In celebrating its namesake, the Basie will use its $15,000 NEA grant to help produce a series of programs and activities celebrating Jazz Appreciation Month, with jazz-related lectures, films and biopics scheduled to take place throughout April 2016. On May 19 the celebration will continue with a jazz-centric edition of the Count Basie Theatre’s “No Shush!” kid’s concert series, starring Louis Prima Jr and the Witnesses, as well as the Red Bank Jazz Orchestra under the direction of conductor Joe “Mooche” Muccioli, artistic director of the Jazz Arts Project at the Basie’s Performing Arts Academy. Proceeds from that performance — and a donation from the Gia Maione Prima Foundation, named for Prima’s late mother — will match the NEA gift.
By JOHN T. WARD
The action puts a period, if not a satisfying answer, on one of the downtown’s persistent mysteries: whatever happened to the Subway?
By SUSAN ERICSON
PieHole dipped a spoon into a bowl of black bean soup at Jamian’s Food and Drink in Red Bank while waiting for a recent weekly trivia game to begin, and swooned. Jalapeno heat and cumin-infused flavor told us that someone new was working in the kitchen.
Owner Jamian LaViola hired 46-year-old chef Andy Doelger to run the three-person kitchen two months ago, and customers are starting to notice the difference. We’ve been asked by more than one satisfied diner if we’ve tasted the braised short rib grilled cheese yet. Yes, we have and it’s seriously good.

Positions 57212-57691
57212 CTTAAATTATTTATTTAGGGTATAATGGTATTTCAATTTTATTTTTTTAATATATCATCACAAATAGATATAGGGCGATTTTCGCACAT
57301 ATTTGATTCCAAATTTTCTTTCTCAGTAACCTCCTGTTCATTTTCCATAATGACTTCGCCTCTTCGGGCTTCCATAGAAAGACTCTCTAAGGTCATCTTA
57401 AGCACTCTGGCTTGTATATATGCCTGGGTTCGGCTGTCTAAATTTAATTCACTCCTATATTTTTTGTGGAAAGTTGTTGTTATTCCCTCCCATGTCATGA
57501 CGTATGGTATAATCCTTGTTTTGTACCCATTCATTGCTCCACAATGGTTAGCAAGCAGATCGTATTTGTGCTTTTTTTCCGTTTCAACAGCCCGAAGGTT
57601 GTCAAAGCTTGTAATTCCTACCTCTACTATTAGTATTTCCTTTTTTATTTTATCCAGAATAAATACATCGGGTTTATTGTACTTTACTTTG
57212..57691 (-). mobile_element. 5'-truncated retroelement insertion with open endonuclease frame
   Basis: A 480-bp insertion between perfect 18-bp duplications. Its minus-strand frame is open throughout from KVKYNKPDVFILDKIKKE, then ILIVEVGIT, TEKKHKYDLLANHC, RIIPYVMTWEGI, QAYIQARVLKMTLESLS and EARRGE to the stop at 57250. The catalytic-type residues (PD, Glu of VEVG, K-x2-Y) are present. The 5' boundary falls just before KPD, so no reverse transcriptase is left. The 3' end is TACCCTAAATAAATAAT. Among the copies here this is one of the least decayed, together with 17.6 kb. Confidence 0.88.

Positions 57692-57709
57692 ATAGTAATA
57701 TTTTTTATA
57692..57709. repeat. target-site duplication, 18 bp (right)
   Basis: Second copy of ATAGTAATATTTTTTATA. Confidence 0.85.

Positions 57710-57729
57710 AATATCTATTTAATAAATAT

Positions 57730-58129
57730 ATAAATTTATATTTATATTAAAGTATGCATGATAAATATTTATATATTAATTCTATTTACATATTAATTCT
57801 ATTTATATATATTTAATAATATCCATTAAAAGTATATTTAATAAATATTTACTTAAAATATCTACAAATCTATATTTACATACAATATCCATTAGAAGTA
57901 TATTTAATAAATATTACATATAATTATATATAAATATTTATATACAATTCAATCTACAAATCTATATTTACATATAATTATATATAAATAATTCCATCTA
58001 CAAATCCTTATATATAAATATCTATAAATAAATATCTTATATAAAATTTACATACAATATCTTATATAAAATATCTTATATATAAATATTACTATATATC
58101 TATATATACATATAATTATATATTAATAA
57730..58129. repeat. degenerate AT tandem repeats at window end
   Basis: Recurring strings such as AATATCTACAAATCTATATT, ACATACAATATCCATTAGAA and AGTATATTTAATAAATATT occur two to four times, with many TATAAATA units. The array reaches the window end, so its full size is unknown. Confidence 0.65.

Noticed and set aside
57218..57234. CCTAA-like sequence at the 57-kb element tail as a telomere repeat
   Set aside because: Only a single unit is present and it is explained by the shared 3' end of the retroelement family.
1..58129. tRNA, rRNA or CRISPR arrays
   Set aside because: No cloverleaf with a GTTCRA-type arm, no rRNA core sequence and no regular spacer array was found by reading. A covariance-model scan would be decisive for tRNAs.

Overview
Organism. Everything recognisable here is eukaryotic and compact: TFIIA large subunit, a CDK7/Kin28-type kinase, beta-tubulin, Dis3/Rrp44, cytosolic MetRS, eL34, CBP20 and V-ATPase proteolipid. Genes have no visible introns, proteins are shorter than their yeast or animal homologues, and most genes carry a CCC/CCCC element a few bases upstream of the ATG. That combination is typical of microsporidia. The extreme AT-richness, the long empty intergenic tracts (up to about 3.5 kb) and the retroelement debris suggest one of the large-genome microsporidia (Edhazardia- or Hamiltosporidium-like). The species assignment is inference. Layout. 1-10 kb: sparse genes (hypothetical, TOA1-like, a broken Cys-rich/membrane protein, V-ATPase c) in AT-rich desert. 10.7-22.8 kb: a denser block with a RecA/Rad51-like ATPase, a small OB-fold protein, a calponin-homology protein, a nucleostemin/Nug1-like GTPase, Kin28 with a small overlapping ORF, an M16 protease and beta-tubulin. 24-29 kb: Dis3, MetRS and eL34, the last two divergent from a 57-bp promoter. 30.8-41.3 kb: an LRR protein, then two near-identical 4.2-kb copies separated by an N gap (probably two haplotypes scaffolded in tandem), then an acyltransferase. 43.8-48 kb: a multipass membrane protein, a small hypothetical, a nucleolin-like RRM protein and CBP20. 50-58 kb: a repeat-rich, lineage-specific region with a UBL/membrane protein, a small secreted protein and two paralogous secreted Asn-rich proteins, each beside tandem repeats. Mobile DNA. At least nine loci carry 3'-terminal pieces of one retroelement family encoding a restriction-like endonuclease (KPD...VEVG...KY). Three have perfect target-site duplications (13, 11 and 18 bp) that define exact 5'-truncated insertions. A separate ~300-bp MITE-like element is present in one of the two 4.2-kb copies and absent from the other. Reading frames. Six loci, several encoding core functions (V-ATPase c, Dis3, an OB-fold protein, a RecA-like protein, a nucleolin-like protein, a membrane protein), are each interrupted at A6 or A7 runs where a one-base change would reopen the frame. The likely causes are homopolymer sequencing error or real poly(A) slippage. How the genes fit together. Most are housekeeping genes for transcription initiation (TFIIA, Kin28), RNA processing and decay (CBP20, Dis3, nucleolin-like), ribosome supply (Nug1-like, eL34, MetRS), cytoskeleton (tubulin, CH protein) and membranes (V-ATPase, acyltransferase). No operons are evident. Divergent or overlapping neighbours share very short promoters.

The weather outlook for Wednesday included partly cloudy skies and temperatures peaking at about 52 degrees, according to the National Weather Service. (Photo by John T. Ward. Click to enlarge)
David Josefsburg, Michael Urie, Christopher Fitzgerald and Kevin Isola keep the toga party going for one more weekend, as “A Funny Thing Happened on the Way to the Forum’ wraps its run at Two River Theater. (Photo by T. Charles Erickson)
By TOM CHESEK
Red Bank’s Two River Theater offers one more long weekend of happy-humbug harbor to all of us who may feel caught between a Dickens and a Nutcracker this time of year.
Directed by Jessica Stone — and boasting an all-male cast of Tony nominees, TV personalities, Two River returnees and toga-clad Broadway babies — the TRT’s naughty and bawdy production of A Funny Thing Happened on the Way to the Forum reclaims the Stephen Sondheim musical comedy (based on the farcical works of ancient Roman playwright Plautus) from the community church basements and school auditoriums it’s long been consigned to. And it uses the novelty of its “stag” staging to mine maximum gold from its broad burlesque belly-laughs.